Power Up Your IoT Projects: Voltage Regulators and Converters

IoT hobby projects power conversion


4 min read

Power Up Your IoT Projects: Voltage Regulators and Converters

Why did the microcontroller break up with its power supply? Because it couldn't handle the voltage difference - they were just too far apart!

Incorporating insights from a helpful YouTube video Power For Your Electronics Projects - Voltage Regulators and Converters by DroneBot Workshop, this blog post dives into the world of microcontroller power supplies.

The heart of countless electronic projects, microcontrollers rely on a steady flow of power to function. Choosing the right power supply is crucial for optimal performance and project success. This blog post explores popular options like linear regulators, buck converters, boost converters, and buck-boost converters, helping you pick the perfect one for your needs.

Understanding Your Power Needs

Before diving in, it's important to understand your microcontroller's voltage and current requirements. This information is typically found in the microcontroller's datasheet. Armed with this knowledge, you can select a power supply that delivers the necessary power efficiently.

Linear Regulators: Simple and Reliable

Linear regulators are the workhorses of the power supply world. They offer a simple and reliable way to reduce a higher voltage to a lower voltage. A classic example is the 78xx series. These handy chips come in various versions, each providing a fixed output voltage (e.g., 7805 = +5V output, 7803 = +3.3V output). They're easy to use, requiring just a couple of capacitors for stable operation. However, linear regulators can be less efficient, especially with large voltage drops, and generate heat, which can be a concern in space-constrained applications.

Here are some popular linear regulators to consider:

  • 78xx Series: Fixed voltage regulators for common voltages (3.3V, 5V, etc.)

  • LM317: Adjustable voltage regulator for odd voltages (1.25V to 37V), requiring two resistors to set the output voltage.

  • PSM-165 Linear Module: Compact 3.3V regulator with a typical input range of 4.5V to 12V and up to 800mA output current, commonly used with Arduino Uno boards.

  • AMS117-5 Linear Module: Offers lower voltage drop (around 1V) compared to 78xx regulators, providing a stable 5V output with up to 1A current.

  • L4931CZ33 Regulator: This versatile option offers both 3.3V and 5V outputs with an extremely low voltage drop (0.4V) and can handle up to 250mA current. It's also budget-friendly and allows for various capacitor types (not just electrolytic).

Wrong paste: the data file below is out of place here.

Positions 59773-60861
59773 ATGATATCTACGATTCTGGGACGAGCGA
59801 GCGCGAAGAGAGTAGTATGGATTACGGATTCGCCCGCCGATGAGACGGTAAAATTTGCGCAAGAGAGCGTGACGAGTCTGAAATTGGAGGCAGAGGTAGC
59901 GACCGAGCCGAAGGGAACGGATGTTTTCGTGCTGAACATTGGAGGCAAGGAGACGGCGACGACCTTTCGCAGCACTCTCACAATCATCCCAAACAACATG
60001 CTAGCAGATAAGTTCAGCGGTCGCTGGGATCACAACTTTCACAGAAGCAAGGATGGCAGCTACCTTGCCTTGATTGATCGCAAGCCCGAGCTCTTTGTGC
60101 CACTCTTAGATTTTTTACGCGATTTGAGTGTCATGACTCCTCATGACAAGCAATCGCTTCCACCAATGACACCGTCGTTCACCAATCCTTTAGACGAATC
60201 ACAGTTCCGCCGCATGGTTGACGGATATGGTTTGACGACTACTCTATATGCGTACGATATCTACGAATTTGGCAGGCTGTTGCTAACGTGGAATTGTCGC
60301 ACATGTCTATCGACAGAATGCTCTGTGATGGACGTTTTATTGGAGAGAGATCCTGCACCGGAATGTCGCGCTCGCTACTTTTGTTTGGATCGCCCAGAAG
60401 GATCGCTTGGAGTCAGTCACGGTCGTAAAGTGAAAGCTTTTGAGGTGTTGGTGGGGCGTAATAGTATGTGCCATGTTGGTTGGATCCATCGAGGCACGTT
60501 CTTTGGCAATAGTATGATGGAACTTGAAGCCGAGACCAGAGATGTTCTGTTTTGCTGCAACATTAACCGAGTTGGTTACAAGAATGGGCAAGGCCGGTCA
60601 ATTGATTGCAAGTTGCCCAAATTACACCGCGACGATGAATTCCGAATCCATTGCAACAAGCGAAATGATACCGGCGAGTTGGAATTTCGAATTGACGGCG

Buck Converters: Efficiency Champions

For superior efficiency (up to 95%), buck converters are the way to go. They use inductors and transistors to step down a voltage, making them ideal for battery-powered projects where maximizing battery life is critical. A popular option is the MINI-360, known for its compact size and high efficiency (95%). It offers a wide input range (4.75V to 23V) and a variable output range from 1V to 17V, with a maximum current of 1.8A.

Boost Converters: Power Up When Needed

Boost converters take the opposite approach of buck converters, increasing a lower voltage to a higher voltage. This is useful for powering microcontrollers from low-voltage sources like single-cell batteries or solar panels. For instance, the PSM-205 features an integrated USB jack as output, with an input range of 0.9V to 5V and a boosted output of up to 600mA at 96% efficiency. The MT3608 offers even more flexibility, handling an input range of 2V to 20V and providing a boosted output up to 28V at a whopping 2 amps, with an impressive efficiency of 97%.

Buck-Boost Converters: The All-Rounders

Buck-boost converters are the ultimate power supply chameleons. They can step-up, step-down, or even invert the input voltage to provide a regulated output. This versatility makes them suitable for a wide range of applications. However, their design complexity is the highest among the options discussed here. The S9V11F5 is a popular buck-boost converter offering a fixed 5V output with a wide input range (2V to 16V, although it requires 3V for startup). It can deliver up to 1.5A continuously, with 2A peak current, but be aware that it can get quite hot during operation.

Choosing the Right Power Supply

The best power supply for your project depends on several factors:

  • Input voltage range: What voltage will your power supply be receiving?

  • **Output voltage requirement

  • Max current draw

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Disclaimer: I am an IoT hobbyist and simply sharing my notes and learnings here, and do not take credit for the content